In line with our mission to solve the UK healthcare staffing crisis, Remedium welcomes all attempts to address the clinical workforce shortages that are currently plaguing our NHS. Today, the BMA released a comprehensive report on the matter. We fully support and agree with the key themes put forward in this report, having championed this issue for many years.
However, among the solutions put forward by the BMA, we were surprised to see that improved recruitment, both at consultant level and across all clinical roles, was not highlighted as being critical in the fight against the consultant workforce shortage.
Of course, as an important and influential union, the BMA rightly focuses on issues related to the pay, wellbeing and employment rights of its membership – with the view that improving these measures will improve consultant retention. However, in addition to these measures, Remedium strongly advocates for a ‘recruitment first’ approach.
Below, we set out our own expert analysis of this important report and suggest additional solutions to these urgent workforce issues:
1. Consultant vacancies are a growing problem, along with unfilled clinical vacancies across the NHS medical workforce
As the report correctly recognises, the current consultant workforce is ageing and are leaving the profession in swathes, often due to the mental burnout caused by working in a system plagued by inadequate clinical staffing. According to the RCP, where there aren’t enough clinicians, nurses or allied health professionals on staffing rotas, the remaining consultants are left to pick up the pieces.
“Many consultants work significantly beyond their contracted hours in order to ensure patients get the care that they need; sometimes that work is unrecognised and, frequently, it is unrewarded.”
BMA Consultant Workforce Shortages Report, 2020
2. These problems are set to rise, so recruitment must be increased at all clinical levels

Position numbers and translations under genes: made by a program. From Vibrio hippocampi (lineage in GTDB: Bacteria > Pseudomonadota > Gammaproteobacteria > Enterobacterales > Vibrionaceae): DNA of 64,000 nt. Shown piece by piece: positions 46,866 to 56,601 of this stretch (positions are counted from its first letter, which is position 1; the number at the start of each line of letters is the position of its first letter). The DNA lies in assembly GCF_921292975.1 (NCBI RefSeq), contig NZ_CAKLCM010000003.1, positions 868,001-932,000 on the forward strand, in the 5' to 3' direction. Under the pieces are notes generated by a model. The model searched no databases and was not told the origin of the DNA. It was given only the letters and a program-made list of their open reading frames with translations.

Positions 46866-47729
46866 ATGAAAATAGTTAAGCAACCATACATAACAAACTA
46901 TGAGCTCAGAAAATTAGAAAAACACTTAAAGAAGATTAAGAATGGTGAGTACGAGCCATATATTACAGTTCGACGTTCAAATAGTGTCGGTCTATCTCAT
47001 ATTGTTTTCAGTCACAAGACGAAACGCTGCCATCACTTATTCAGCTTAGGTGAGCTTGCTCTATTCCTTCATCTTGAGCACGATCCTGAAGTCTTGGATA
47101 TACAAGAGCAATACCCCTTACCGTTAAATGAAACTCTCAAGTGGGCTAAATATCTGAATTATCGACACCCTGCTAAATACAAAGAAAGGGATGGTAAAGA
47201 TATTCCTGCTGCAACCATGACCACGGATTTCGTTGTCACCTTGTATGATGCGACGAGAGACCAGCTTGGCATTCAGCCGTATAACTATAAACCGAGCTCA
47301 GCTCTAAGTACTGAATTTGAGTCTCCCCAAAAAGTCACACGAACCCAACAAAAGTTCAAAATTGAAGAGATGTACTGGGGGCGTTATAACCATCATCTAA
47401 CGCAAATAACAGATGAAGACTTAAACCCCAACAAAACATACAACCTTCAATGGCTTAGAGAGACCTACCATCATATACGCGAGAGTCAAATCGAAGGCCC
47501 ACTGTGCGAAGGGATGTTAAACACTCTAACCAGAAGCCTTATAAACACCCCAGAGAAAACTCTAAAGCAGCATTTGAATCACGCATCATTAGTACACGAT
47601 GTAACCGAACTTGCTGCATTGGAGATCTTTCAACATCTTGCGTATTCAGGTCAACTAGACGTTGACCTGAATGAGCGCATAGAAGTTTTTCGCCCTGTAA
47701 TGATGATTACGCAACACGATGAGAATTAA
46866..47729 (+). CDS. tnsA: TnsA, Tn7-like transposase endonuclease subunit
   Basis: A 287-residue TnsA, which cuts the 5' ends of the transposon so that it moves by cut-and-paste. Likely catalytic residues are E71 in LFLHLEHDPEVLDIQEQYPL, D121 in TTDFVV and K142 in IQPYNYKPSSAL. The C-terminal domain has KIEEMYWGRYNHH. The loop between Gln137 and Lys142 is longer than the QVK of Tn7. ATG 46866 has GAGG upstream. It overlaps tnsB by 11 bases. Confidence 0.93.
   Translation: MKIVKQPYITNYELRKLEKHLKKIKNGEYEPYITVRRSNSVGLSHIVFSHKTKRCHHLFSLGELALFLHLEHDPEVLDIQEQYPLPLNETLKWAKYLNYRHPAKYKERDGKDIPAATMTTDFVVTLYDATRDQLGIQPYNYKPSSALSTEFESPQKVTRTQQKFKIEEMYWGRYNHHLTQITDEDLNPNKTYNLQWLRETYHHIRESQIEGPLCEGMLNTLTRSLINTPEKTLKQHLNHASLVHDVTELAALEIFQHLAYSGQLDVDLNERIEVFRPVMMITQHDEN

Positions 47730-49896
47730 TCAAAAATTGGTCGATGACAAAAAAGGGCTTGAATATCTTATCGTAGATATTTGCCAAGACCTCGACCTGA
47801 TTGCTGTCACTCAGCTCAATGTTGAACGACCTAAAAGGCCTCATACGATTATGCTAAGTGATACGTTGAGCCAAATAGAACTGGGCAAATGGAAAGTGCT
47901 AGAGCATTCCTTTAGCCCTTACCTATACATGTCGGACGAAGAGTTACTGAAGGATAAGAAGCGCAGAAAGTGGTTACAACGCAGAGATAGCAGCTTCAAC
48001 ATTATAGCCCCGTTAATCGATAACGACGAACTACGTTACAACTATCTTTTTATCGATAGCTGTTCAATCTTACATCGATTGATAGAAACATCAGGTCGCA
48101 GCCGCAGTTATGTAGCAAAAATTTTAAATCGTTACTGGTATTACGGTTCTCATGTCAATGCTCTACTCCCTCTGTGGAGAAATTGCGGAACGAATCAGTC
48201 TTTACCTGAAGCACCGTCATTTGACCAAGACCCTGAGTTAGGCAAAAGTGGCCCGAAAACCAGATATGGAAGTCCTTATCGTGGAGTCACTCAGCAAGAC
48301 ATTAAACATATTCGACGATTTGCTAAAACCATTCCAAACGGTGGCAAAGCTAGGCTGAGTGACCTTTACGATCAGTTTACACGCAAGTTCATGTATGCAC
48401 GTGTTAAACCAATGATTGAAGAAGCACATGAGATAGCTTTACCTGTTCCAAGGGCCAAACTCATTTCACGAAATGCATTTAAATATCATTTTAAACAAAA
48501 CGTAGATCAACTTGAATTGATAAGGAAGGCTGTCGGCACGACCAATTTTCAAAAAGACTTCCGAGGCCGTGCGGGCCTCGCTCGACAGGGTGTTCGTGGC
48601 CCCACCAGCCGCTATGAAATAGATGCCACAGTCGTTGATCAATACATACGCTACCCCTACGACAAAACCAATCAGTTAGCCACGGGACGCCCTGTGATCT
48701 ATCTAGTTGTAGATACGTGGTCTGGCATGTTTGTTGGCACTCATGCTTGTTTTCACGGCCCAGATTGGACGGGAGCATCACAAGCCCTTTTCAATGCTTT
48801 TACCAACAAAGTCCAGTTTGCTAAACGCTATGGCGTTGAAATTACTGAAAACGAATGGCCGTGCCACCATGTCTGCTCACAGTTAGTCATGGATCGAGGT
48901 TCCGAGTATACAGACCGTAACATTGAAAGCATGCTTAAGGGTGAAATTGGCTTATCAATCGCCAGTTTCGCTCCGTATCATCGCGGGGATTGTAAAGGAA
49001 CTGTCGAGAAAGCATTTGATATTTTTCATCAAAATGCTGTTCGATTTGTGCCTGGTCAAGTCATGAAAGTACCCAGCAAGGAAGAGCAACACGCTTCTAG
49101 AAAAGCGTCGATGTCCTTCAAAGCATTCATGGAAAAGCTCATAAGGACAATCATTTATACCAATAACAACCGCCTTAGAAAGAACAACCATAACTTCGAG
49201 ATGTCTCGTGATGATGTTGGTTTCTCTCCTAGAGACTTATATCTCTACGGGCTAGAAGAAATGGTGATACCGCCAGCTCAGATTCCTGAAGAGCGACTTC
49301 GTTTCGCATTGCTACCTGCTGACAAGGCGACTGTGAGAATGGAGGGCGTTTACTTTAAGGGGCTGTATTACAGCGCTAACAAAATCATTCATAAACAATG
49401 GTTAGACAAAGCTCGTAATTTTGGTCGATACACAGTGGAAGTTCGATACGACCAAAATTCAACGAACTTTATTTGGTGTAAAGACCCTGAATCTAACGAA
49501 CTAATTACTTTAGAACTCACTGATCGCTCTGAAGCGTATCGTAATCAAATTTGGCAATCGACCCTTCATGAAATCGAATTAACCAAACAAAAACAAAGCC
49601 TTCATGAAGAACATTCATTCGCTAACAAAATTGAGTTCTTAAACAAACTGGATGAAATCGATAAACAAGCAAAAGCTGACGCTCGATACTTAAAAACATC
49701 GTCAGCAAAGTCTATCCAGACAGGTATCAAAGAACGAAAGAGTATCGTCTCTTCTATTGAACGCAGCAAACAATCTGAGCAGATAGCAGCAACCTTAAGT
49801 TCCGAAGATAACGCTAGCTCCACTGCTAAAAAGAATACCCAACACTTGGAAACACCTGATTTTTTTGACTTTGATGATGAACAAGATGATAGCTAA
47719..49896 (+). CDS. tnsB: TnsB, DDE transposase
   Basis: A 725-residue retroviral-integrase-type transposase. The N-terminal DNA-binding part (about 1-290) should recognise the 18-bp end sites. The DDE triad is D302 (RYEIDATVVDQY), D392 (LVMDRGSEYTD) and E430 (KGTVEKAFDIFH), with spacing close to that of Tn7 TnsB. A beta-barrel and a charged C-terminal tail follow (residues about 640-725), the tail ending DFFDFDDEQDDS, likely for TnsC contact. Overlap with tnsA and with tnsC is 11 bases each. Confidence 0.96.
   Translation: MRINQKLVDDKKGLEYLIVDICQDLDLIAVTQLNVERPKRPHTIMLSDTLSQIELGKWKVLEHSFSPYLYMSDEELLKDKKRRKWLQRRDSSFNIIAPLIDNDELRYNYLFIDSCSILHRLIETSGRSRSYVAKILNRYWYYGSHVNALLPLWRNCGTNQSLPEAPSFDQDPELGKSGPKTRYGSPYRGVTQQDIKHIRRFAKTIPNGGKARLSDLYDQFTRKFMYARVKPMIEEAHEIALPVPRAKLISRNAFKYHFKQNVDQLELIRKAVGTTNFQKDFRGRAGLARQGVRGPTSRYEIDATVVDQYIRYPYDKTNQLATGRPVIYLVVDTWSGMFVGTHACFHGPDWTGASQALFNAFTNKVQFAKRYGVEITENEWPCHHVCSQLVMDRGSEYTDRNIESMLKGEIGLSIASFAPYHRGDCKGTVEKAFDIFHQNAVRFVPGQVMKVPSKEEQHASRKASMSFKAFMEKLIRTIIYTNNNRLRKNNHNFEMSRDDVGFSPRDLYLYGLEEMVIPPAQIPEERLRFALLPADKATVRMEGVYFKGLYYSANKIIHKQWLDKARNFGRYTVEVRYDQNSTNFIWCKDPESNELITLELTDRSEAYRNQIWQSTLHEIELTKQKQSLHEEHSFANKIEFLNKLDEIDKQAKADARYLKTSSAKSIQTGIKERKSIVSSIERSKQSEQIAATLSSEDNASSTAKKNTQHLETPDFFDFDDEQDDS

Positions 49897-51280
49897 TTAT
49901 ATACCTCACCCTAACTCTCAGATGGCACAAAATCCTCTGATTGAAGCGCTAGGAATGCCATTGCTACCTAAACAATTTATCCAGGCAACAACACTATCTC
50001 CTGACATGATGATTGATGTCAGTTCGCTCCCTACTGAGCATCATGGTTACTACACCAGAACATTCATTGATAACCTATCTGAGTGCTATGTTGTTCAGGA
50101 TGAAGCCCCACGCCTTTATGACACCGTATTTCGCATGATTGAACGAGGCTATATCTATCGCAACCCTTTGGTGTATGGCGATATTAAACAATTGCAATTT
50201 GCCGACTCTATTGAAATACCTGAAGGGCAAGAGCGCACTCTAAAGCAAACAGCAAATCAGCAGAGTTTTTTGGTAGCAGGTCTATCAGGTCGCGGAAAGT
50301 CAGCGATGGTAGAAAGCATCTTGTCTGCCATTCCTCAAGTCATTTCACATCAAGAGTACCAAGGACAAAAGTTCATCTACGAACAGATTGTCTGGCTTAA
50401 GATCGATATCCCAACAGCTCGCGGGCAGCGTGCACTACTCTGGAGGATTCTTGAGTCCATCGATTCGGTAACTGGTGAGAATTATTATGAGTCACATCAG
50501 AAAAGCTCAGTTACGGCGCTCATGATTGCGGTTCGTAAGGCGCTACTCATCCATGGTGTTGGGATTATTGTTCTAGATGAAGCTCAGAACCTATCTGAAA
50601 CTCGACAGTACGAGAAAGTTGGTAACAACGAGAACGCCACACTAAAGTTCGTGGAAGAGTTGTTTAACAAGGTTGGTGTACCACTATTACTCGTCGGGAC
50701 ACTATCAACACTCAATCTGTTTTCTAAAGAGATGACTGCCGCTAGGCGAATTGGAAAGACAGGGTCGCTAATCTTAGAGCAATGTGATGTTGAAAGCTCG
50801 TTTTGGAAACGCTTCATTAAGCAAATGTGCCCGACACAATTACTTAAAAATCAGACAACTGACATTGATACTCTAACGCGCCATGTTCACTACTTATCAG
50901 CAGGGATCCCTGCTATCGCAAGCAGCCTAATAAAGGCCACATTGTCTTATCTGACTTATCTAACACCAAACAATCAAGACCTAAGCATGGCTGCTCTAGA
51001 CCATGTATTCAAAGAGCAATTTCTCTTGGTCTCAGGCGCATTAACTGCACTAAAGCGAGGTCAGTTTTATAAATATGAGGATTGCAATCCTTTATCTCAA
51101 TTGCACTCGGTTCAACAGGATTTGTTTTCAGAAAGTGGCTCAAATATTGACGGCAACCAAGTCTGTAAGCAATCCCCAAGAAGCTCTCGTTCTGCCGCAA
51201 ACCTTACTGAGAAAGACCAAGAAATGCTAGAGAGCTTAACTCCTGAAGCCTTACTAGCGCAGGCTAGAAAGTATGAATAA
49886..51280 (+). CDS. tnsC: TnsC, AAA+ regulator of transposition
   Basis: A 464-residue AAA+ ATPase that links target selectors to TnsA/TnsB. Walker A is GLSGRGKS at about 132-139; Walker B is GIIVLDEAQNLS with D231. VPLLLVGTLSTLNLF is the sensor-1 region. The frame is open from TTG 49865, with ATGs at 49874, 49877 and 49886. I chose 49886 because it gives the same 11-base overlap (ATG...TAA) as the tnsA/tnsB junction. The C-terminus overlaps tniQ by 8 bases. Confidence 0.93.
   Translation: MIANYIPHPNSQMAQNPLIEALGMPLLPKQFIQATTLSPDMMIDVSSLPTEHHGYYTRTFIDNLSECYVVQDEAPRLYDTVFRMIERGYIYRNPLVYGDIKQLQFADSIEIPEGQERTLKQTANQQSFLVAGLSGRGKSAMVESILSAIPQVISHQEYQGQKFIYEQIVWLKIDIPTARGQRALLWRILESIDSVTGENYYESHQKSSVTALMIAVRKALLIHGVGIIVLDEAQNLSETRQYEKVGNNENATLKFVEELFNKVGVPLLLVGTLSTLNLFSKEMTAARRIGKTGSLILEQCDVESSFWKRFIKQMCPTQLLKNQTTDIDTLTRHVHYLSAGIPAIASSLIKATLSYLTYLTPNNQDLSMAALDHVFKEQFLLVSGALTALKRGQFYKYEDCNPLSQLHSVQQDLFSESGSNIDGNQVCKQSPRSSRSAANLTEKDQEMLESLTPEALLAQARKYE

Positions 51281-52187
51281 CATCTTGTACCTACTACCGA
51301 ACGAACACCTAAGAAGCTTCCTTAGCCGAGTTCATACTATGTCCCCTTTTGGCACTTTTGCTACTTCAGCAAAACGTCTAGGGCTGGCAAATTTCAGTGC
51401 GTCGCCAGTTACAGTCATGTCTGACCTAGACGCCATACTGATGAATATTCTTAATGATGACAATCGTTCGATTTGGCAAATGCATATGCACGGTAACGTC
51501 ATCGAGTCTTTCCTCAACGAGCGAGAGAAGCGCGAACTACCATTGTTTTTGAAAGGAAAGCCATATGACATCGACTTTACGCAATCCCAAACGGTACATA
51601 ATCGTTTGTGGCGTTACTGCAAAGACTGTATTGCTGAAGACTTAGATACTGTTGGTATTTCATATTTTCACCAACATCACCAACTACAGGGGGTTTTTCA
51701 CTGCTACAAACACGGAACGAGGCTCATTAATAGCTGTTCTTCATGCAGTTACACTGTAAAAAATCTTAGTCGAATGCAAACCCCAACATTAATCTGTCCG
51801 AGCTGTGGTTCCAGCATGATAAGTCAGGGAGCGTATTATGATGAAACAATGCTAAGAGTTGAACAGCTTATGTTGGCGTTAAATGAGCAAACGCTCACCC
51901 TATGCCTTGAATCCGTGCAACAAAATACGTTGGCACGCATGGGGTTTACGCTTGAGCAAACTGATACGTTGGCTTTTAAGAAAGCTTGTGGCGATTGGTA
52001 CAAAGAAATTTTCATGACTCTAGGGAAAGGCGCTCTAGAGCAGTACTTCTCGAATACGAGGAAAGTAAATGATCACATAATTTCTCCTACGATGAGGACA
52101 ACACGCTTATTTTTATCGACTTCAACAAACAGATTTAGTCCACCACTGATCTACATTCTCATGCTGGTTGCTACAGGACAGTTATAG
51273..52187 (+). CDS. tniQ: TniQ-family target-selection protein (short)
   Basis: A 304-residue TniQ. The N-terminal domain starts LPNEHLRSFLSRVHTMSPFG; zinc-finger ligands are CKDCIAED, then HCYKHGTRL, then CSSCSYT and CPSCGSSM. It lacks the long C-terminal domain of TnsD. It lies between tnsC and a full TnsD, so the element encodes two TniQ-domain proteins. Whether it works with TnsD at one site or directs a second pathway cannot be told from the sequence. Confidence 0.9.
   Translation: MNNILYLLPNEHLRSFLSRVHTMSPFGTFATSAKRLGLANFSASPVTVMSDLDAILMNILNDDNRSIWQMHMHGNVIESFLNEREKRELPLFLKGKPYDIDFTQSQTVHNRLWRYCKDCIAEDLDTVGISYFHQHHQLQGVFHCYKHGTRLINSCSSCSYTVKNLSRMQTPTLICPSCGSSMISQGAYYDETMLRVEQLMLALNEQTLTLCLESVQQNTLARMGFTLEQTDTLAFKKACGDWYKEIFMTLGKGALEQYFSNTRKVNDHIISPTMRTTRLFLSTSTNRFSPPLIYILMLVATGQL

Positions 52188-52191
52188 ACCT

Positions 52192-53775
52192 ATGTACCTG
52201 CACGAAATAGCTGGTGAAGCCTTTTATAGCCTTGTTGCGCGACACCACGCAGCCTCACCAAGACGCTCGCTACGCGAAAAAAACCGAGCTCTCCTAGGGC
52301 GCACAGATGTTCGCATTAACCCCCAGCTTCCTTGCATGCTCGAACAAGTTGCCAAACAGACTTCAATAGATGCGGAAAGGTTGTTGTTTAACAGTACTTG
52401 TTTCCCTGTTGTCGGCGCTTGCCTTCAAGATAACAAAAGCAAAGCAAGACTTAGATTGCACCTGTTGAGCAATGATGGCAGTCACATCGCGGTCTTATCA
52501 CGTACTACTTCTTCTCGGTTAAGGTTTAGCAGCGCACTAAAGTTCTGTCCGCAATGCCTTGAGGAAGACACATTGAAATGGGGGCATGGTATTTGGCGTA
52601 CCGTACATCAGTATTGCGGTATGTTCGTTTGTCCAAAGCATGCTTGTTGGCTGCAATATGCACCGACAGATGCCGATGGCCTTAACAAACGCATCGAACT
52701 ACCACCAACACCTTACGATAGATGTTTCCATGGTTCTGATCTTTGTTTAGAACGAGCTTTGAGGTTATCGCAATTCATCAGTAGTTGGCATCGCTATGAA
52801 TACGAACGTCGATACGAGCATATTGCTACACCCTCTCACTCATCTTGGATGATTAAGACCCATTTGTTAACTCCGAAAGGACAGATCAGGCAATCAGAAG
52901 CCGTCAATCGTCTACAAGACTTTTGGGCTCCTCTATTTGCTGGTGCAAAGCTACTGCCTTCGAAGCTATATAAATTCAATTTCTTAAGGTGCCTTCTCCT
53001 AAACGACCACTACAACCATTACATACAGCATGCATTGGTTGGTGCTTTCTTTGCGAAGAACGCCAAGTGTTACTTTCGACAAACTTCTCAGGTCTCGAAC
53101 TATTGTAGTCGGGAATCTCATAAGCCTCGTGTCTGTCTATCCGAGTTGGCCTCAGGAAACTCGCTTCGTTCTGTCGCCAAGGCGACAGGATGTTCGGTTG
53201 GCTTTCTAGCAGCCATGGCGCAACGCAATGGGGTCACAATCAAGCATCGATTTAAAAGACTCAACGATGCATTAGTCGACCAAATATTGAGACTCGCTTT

As stated in the report, “Current NHS service needs and COVID-19 illustrate the need to grow the workforce. To improve NHS performance, and to sustain that performance into the future commensurate to population requirements, medical workforce numbers, including consultants, must increase. This is particularly pressing now given the huge backlog of non-COVID care created as a result of the pandemic, which is only likely to grow in the coming months.”
However, in addition to the consultant retention strategies and solutions explored in this report, Remedium advocates for a ‘recruitment first’ approach. An increase in the number of medical staff in the workforce is clearly paramount to addressing these issues, yet the BMA appear reluctant to suggest that the most pressing solution, both in the short and long term, is the increased recruitment of permanent consultants and supplementary clinical employees. This would relieve the excessive work burden and pressures placed on consultants and would therefore go some way in decreasing their burnout and consequent departure from the profession.
3. In the medium-to-long term, more must be done to improve NHS permanent clinical recruitment processes
Ultimately, in order to address ever-growing consultant shortages, NHS trusts will have to recruit more permanent clinicians from overseas in order to plug the nationwide gap, especially if numbers of medical school, foundation programme (FP) and specialty training places are not rapidly increased to meet predicted future doctor supply requirements.
Our account management team are already consulting NHS trusts across the country to improve their clinical recruitment processes, which is helping to relieve the burden on their existing teams; contributing to better staff retention rates and to more efficient, patient-centred care. However, in the long-term, systemic workforce issues that are contributing the NHS-wide healthcare staffing crisis must be addressed on a national policy level, or else the problem will only continue to manifest.
Contact us today if you are interested in learning more about how Remedium can support your trust to address nationwide consultant shortages, while improving retention among all medical staff and driving more efficient, patient-led care.